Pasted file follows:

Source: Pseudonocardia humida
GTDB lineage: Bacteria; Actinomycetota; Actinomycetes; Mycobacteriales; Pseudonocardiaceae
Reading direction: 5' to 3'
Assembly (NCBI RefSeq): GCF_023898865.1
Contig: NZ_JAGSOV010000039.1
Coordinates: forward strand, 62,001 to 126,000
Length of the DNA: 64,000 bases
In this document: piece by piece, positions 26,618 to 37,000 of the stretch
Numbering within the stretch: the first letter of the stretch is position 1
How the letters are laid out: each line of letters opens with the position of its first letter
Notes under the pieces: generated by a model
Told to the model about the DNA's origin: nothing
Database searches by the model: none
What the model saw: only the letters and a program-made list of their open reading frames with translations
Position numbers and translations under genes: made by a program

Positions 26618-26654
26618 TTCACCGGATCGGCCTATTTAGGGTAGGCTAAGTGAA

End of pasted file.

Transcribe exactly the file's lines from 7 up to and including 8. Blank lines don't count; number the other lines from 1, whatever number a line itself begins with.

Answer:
Length of the DNA: 64,000 bases
In this document: piece by piece, positions 26,618 to 37,000 of the stretch